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Legal expert weighs in on conflicting rulings on transgender notification policies

Rear view of large group of school kids raising their hands to answer the teacher's question on a class at elementary school. Focus is on middle row.
skynesher/Getty Images
Rear view of large group of school kids raising their hands to answer the teacher's question on a class at elementary school. Focus is on middle row.


HOST: Chino Valley Unified School District’s transgender notification policy heads back to Superior Court in San Bernardino tomorrow. The policy requires teachers to tell parents if their child identifies as transgender at school. The California Attorney General’s office argues that violates student’s constitutional rights and wants the court to continue to prevent the policy from being enforced until there’s a ruling. Meanwhile, parents and teachers have sued in other districts where they say not notifying parents violates their rights. Christy Mallory is the legal director at UCLA’s Williams Institute, that focuses on LGBTQ issues. KVCR’s Madison Aument asked her to walk us through the court battles over these policies and the conflicting rulings… starting with Chino…

CHRISTY MALLORY: So the Attorney General of California is arguing that the policy violates student's rights to equal protection and privacy under the California constitution and also violate state laws that prohibit discrimination in education. Then we see two other cases and these are both challenges to policies that prohibit teachers from outing transgender students to their parents, in one of these cases, parents, argued that the policies violate their federal constitutional rights and to their parental rights to raise their children as they see fit. The judge actually held that the policy does not violate those constitutional rights of parents. And so that protective policy can be enforced as is. We saw another challenge actually brought by teachers. The teachers argued that a policy prohibiting them from outing transgender students to their parents violated their First Amendment rights. In that case, the judge held that the policies likely did violate teacher's rights. So that policy is currently not enforceable, but only those who object on religious grounds.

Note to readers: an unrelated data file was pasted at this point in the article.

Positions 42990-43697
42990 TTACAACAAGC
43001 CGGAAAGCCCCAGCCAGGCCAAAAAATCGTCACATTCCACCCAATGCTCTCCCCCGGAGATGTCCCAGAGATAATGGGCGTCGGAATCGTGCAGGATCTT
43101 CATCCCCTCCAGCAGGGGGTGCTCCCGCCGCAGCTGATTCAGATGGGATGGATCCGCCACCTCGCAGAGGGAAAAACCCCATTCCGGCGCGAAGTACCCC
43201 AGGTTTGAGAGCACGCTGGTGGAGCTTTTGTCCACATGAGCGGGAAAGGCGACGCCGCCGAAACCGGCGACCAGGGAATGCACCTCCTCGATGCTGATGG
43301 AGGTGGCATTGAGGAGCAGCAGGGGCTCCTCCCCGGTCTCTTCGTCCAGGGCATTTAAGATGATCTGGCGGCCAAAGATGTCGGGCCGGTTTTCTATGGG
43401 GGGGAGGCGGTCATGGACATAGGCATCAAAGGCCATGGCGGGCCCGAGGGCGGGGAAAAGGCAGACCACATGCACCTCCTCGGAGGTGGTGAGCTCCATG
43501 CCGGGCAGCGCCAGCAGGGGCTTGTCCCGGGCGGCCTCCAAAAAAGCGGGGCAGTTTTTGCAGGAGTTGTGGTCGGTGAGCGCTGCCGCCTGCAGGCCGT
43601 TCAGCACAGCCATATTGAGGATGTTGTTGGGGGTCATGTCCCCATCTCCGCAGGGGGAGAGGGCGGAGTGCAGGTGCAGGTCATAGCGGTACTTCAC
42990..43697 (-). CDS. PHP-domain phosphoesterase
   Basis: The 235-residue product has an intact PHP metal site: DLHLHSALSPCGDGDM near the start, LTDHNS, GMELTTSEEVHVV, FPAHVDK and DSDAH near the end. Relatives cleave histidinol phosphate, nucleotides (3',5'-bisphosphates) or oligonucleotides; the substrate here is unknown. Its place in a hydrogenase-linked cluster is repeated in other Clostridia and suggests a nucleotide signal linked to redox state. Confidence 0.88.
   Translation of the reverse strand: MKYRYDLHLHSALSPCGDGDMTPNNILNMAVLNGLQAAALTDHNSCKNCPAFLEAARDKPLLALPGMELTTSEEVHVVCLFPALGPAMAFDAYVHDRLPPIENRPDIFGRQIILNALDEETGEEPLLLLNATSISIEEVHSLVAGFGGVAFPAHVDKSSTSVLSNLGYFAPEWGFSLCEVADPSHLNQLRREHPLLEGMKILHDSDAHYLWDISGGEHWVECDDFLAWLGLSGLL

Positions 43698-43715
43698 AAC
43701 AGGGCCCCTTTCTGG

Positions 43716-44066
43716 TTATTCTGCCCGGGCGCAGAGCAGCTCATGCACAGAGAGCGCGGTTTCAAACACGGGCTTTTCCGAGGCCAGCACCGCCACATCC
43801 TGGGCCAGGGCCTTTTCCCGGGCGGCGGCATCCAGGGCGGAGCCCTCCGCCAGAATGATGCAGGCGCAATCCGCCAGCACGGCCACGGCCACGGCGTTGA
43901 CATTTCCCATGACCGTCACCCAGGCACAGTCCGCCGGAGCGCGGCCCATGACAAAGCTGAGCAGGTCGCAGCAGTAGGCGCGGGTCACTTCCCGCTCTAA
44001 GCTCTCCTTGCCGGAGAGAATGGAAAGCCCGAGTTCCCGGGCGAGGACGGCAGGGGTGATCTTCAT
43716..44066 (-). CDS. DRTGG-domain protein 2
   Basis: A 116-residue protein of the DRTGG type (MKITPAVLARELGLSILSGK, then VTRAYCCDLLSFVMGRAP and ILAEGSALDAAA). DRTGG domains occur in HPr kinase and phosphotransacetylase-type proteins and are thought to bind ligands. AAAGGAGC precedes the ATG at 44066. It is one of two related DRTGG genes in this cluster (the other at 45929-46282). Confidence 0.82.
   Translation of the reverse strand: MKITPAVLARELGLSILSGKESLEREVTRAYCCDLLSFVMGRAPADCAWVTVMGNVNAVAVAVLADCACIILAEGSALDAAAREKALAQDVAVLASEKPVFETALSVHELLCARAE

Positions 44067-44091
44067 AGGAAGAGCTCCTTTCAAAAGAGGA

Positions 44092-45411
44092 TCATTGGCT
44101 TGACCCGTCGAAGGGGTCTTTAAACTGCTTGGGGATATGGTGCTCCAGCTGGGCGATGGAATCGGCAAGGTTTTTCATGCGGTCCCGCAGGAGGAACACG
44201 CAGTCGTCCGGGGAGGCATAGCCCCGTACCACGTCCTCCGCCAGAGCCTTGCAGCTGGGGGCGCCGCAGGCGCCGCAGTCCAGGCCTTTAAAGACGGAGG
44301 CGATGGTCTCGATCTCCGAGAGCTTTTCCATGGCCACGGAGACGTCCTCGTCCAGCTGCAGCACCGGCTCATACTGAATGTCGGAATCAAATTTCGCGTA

MADISON AUMENT: The Attorney General has only challenged Chino’s policy in court but do you know what teachers in districts like Temecula and Murrieta are supposed to do when the district says enforce it, but then state policy and the courts say not to?

MALLORY: So when a policy is enacted, if it had if that policy hasn't been challenged, or there's not a higher court ruling that would apply to the policy, the teachers and schools will have to enforce it. That, will become clearer as these cases get appealed up to higher courts, and we have about better understanding of how these policies should be applied statewide, based on that guidance.

AUMENT: How do you expect these various challenges to play out legally?

It's so early, and this is such a new issue, that there's not much to go on to kind of make a conclusion about what will happen. I just want to highlight that California is not the only place where this is happening. We're seeing similar litigation across the country. And we're seeing similar patterns in terms of different interpretations and rulings by courts. We’ve already seen in Kansas and Maryland. So I think it will kind of depend on the litigation not only here, but across the country as it percolates through the legal system. And it could be that we don't have a definitive ruling on these issues until it actually reaches the US Supreme Court.

HOST: That’s Christy Mallory with UCLA’s Williams Institute speaking with KVCR’s Madison Aument.